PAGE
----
The pharmaceutical compositions according to the invention may also be administered topically on the skin for percutaneous absorption in dosage forms or formulations containing conventionally non-toxic pharmaceutically acceptable carriers and excipients including microspheres and liposomes. The formulations include creams, ointments, lotions, liniments, gels, hydrogels, solutions, suspensions, pastes, plasters and other kinds of transdermal drug delivery systems. The pharmaceutically acceptable carriers or excipients may include emulsifying agents, antioxidants, buffering agents, preservatives, humectants, penetration enhancers, chelating agents, gelforming agents, ointment bases, perfumes and skin protective agents. Examples of emulsifying agents are naturally occurring gums, e.g. gum acacia or gum tragacanth, naturally occurring phosphatides, e.g. soybean lecithin and sorbitan monooleate derivatives. Examples of antioxidants are butylated hydroxy anisole (BHA), ascorbic acid and derivatives thereof, tocopherol and derivatives thereof and cysteine. Examples of preservatives are parabens and benzalkonium chloride. Examples of humectants are glycerin, propylene glycol, sorbitol and urea. Examples of penetration enhancers are propylene glycol, DMSO, triethanoiamine, N,N-dimethylacetamide, N,N-dimethylformamide, 2-pyrrolidone and derivatives thereof, tetrahydrofurfuryl alcohol and Azone.RTM. Examples of chelating agents are sodium EDTA, citric acid and phosporic acid. Examples of gel forming agents are Carbopol, cellulose derivatives, bentonit, alginates, gelatin and PVP. Examples of ointment bases are beeswax, paraffin, cetyl palmitate, vegetable oil, sorbitan esters of fatty acids (Span), polyethyleneglycols, and condensation products between sorbitan esters of fatty acids and ethylene oxide, e.g. polyoxyethylene sorbitan monooleate (Tween). The formulation and preparation of the above-mentioned compositions is well-known to those skilled in the art of pharmaceutical formulation. Specific formulation can be found in “Remington's Pharmaceutical Sciences” (16).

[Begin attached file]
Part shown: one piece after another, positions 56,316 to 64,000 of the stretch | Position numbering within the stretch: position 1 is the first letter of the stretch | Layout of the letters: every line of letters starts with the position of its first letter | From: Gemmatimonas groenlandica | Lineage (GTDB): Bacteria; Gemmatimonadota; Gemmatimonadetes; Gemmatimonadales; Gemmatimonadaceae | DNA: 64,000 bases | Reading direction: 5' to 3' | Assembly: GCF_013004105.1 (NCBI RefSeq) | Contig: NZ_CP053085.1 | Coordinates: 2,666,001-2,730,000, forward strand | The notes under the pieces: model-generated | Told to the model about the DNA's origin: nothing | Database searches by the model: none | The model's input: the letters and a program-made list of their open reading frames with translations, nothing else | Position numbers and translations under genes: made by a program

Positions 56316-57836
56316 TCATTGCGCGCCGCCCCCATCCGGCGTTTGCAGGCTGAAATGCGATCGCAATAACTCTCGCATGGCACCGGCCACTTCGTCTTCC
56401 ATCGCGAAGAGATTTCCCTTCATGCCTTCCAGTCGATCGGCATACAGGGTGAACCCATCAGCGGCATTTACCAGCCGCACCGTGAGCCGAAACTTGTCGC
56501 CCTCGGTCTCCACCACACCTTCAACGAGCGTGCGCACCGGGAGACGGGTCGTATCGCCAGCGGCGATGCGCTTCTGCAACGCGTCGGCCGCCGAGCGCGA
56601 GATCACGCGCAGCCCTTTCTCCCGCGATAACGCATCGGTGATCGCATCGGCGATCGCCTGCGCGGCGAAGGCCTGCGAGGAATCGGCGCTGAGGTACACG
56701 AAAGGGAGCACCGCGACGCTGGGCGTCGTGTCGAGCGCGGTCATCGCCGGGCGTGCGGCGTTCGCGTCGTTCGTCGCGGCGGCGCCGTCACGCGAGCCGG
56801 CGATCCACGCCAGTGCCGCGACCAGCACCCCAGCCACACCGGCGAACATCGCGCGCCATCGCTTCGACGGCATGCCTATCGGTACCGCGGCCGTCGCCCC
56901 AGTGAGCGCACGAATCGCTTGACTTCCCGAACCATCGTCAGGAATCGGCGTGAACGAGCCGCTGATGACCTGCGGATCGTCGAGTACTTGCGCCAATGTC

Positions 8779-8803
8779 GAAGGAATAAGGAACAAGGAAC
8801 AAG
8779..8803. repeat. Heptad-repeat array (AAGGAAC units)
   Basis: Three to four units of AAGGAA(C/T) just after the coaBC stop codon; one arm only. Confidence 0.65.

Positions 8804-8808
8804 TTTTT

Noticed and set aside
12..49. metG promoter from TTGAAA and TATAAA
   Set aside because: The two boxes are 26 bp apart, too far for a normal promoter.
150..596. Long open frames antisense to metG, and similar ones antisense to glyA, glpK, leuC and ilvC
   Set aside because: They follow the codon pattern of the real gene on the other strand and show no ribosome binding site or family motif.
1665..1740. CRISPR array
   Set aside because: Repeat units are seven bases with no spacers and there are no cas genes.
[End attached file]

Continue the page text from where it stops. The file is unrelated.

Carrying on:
Preferably, the pharmaceutical composition of the present invention comprises a combination product containing the 5-hydroxytryptophan in combination with the peripheral decarboxylase inhibitor, i.e. in the case of a tablet, one tablet comprises a mixture of the two active components. However, the pharmaceutical composition of the present invention may also be presented in one package comprising two separate containers, one container comprising dosage form of the 5-hydroxytryptophan and the other container comprising a dosage form of the peripheral decarboxylase inhibitor. In such cases, special instructions for substantially concomitant use of the two drugs should be enclosed with the product. The two dosage forms can be the same or they may be different, preferably the two dosage forms are the same.

The pharmaceutical composition of the present invention also comprises a combination product containing the 5-hydroxytryptophan in combination with the peripheral decarboxylase inhibitor and the 5-HT1A receptor antagonist, i.e. in the case of a tablet, one tablet comprises a mixture of the three active components. However, the pharmaceutical composition of the present invention may also be presented in one package comprising three separate containers, one container comprising dosage form of the 5-hydroxytryptophan, the second container comprising a dosage form of the peripheral decarboxylase inhibitor and the third container comprising a dosage form of the 5-HT1A receptor antagonist. In such cases, special instructions for substantially concomitant use of the three drugs should be enclosed with the product. The three dosage forms can be the same or they may be different, preferably the three dosage forms are the same.